The local Gwynedd Council has warned people to stay away.
Eyewitnesses say the collapsed cliff is up to 40 meters wide.
The local Gwynedd Council has warned people to stay away.
Eyewitnesses say the collapsed cliff is up to 40 meters wide.
Screams and flying debris enveloped Umm Majed al-Rayyes as explosions hurled her from her bed in Gaza City. Groping in the dark, the 50-year-old grabbed her four children and ran as Israeli bombs struck their apartment building Wednesday, shattering windows, ripping doors to splinters and blasting away concrete. While casualties mounted this week in the most severe outbreak of violence between Israel and the Gaza Strip since a 2014 war, al-Rayyes and other Palestinians in the line of fire faced an all-too-familiar question: Where should we go?
For pro-Trump Republicans, removing Rep. Liz Cheney from House GOP leadership was relatively easy. The rush to punish Cheney for her criticism of former President Donald Trump and his loyalists is drawing a cast of Wyoming primary challengers so big it could ultimately help her win again next year. Another boost for Cheney is a pile of campaign money and a family legacy that has helped her before.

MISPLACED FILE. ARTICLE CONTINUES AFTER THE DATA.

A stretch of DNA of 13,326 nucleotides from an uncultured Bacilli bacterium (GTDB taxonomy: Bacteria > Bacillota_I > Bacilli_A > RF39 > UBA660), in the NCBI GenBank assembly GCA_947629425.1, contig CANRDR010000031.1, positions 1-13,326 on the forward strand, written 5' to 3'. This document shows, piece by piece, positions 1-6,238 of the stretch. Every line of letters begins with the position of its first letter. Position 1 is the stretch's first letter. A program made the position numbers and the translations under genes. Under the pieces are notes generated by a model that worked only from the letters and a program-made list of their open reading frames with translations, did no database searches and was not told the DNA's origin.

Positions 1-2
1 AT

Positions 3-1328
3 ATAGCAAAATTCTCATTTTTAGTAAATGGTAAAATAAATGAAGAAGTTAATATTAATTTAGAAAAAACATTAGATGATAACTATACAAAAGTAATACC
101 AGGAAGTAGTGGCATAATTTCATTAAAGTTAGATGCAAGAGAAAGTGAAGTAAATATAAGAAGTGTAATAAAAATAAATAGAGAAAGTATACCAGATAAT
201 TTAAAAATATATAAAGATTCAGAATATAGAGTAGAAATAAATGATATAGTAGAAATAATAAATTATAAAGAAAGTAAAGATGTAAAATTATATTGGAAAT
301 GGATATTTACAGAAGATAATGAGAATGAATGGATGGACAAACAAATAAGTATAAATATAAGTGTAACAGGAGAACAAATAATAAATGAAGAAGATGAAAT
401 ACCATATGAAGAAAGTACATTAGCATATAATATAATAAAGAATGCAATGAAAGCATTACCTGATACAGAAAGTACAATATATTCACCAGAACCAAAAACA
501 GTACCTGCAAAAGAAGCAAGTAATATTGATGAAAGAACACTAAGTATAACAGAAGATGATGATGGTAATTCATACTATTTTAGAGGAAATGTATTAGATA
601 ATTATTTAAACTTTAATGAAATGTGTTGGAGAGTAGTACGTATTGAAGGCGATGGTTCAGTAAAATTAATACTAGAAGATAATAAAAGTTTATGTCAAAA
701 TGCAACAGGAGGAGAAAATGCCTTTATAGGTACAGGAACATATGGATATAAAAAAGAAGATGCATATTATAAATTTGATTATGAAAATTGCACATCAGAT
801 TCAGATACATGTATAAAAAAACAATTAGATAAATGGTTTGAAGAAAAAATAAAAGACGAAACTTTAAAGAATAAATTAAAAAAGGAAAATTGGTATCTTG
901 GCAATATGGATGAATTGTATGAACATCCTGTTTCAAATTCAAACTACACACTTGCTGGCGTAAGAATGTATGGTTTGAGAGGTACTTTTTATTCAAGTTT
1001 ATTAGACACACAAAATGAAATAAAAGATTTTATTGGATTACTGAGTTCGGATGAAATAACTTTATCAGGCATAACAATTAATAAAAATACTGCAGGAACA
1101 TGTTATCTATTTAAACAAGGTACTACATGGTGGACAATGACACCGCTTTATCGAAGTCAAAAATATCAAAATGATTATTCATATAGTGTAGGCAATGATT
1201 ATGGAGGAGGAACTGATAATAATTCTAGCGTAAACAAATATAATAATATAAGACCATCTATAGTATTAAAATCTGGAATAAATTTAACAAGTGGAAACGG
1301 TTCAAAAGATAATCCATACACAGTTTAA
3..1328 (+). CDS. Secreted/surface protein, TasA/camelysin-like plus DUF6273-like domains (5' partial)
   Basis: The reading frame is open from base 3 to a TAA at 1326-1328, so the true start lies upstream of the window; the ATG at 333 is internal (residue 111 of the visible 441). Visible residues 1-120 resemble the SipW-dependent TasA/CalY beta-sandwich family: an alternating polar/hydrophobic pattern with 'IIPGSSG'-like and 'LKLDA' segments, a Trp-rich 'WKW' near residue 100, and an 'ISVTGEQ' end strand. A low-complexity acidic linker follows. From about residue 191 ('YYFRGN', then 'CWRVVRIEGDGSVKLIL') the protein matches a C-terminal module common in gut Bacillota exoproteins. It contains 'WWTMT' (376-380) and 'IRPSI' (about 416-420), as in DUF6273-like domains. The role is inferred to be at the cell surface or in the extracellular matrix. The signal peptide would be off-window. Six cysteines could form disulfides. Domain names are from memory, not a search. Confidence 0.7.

Muslim countries must show a united and clear stance over Israel's conflict with the Islamist Hamas movement in Gaza, Turkey's vice president, Fuat Oktay, said on Thursday, criticising world powers for condemning violence without acting. "What we desire is that active measures are taken," Oktay told reporters after morning prayers marking the end of the Muslim fasting month of Ramadan. In several days of conflict, Hamas has fired volleys of rockets towards Israeli cities and Israel has launched air strikes against the Islamist faction in the Gaza Strip.